8 Things the Rocky Franchise Gave Us

24 Nov 2015 | Author: | No comments yet »

‘Creed’ recasts Rocky as a familiar mentor.

MIAMI (CBSMiami) – If you enjoy the movies after Thanksgiving dinner, there are plenty of choices including the latest from Sylvester Stallone titled “Creed.” In the film, iconic boxer Rocky Balboa, played by Sylvester Stallone, comes out of retirement to coach and mentor Adonis Johnson, the son of his late friend and former rival Apollo Creed.

Tessa Thompson is more than familiar with Hollywood—she grew up in the heart of the city. “It was my backyard; we would walk on Hollywood Boulevard to do errands or whatever,” the 32-year-old actress recalls. “When I found myself on television it felt like happenstance because of my sheer proximity to it. Since childhood, acting was always something I was doing; it was the only thing I cared about being good at.” Although Thompson worked steadily in television, her big break came with a one-two punch in 2014. That was until director Ryan Coogler came calling with a new film; “Creed.” “Sly Stallone was on my wall as a kid, he was the coolest,” said Petrillo. “Did you go back and look at that movie and marvel over what he did at that time?” Jordan replied, “Exactly yes!

First was the Sundance-award-winning Dear White People, in which she played a black student at an Ivy League college, and then the Academy Award-winning Selma, in which she portrayed civil-rights activist Diane Nash. It’s an amusing conversation to eavesdrop on, particularly since Creed, their modern Rocky reboot (in theaters Wednesday), looms over today’s chat. “How big is your yard?” Stallone, still a hulking figure, asks Jordan. “Don’t ever fall for this one,” advises Stallone, 69. ” ‘Yeah, this chandelier, it’s an art object, too.’ Forget it.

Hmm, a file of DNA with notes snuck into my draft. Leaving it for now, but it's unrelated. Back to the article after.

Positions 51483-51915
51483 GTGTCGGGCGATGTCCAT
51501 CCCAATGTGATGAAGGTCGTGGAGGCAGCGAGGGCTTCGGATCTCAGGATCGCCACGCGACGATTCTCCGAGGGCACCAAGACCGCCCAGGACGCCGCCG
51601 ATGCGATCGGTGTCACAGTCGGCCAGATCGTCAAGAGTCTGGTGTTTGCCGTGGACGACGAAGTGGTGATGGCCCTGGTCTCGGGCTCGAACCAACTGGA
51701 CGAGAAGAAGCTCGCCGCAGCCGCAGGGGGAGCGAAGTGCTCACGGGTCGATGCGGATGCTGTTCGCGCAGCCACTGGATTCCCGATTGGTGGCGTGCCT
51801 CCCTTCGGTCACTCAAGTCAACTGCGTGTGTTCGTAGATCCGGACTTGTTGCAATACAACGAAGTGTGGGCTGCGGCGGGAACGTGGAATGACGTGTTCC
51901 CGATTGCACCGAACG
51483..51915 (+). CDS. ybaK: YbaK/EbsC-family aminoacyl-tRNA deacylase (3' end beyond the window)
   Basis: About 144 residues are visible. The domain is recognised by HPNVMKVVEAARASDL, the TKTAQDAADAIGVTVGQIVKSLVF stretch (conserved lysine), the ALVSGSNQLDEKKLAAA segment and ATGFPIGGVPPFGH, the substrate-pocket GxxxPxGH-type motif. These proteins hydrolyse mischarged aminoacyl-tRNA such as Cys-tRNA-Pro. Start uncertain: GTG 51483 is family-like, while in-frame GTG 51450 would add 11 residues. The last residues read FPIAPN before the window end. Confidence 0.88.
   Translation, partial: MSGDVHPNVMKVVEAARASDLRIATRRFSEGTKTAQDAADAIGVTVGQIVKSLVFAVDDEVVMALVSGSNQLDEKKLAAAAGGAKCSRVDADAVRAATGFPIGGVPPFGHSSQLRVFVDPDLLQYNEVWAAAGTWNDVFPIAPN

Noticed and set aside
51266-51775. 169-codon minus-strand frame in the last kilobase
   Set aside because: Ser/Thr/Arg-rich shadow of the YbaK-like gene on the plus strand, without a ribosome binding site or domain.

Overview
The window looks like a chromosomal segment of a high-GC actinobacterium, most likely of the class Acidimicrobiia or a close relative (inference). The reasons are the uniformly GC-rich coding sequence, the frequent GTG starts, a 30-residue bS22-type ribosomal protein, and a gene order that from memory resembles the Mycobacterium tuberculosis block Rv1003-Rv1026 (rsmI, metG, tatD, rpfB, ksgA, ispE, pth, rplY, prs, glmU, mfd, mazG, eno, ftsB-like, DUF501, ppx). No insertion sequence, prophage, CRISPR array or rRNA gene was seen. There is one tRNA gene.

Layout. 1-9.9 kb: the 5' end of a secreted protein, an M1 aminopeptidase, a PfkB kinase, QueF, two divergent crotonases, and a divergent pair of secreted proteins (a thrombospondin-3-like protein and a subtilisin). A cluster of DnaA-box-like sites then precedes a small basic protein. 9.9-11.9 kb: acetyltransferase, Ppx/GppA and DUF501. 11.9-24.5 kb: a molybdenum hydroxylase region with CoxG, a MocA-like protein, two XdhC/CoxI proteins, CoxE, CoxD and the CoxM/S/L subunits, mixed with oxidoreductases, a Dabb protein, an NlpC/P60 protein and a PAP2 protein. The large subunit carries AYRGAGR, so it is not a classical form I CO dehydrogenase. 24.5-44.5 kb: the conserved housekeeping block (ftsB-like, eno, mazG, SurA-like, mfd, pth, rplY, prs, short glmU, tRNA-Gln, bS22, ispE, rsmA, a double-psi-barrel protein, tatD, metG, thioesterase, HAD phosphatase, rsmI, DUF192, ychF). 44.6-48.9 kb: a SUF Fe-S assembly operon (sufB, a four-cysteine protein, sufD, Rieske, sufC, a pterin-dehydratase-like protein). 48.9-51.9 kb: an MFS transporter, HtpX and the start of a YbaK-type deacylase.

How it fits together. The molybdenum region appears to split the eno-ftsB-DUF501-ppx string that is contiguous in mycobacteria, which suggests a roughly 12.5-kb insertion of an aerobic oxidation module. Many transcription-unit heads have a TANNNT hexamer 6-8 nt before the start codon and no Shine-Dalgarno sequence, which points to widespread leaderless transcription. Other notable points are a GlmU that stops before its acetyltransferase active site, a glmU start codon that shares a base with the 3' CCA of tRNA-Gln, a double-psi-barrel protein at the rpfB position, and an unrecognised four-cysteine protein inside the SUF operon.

After 2006’s Rocky Balboa, the sixth installment in the series about the perennial-underdog fighter, Stallone figured he was most likely forever done playing the character he’d first brought to life in the seminal 1976 smash Rocky. “That movie was the toughest sell of all,” the actor recalls of . “Rocky V was considered a failure financially and critically. Now 15 years have passed. ‘You want to play a boxer who’s 60 years old – you’re joking, right?'” He lets out a low chuckle. “This was Max Bialystock territory.” But if we’ve learned anything about the Italian Stallion, it’s that whenever you think he’s down for the count, he somehow manages to get back on his feet.

The ‘art object’ is $30,000 and doesn’t work and there’s only one bulb that is in Ireland where it was made.” Jordan is laughing, as Stallone’s arms stretch wide. “Who’s going to fix it?” he demands. What Sly did at the time was incredible to write direct and star in any movie let alone a boxing film.” “We wanted to give Adonis a chip on in his shoulder,” explained Jordan. “I wanted him to be a character who didn’t know who his dad was, I think Adonis uses his dad as a measuring stick to figure out what kind of man he is and what man he wants to be.” When asked what the toughest part of the movie was, he answered, “Diet.

It’s that indomitable spirit that has made him one of the most beloved characters in movie history (When the American Film Institute ranked the greatest movie heroes in 2003, Rocky came in at No. 7, between Clarice Starling and Ellen Ripley). Creed fixes a problem that moviegoers didn’t know they had. (Millennials needed their own Rocky?) The adrenaline-boosting new installment introduces Adonis Johnson (Jordan) as the illegitimate son of Apollo Creed, who is failing at following in his father’s footsteps while fighting in anonymity. Thompson plays Bianca, a singer who ultimately becomes Creed’s love interest. “It was important to Ryan that she wasn’t this ringside cheerleader,” Thompson says of her character, “that she had her own ambitions.” (In real life, Thompson provides vocals for the L.A.-based indie-soul band Caught a Ghost.) Up next is HBO’s Westworld, a reboot of Michael Crichton’s 1973 culty science-fiction Western, whose production team includes Jonathan Nolan, Lisa Joy, and J.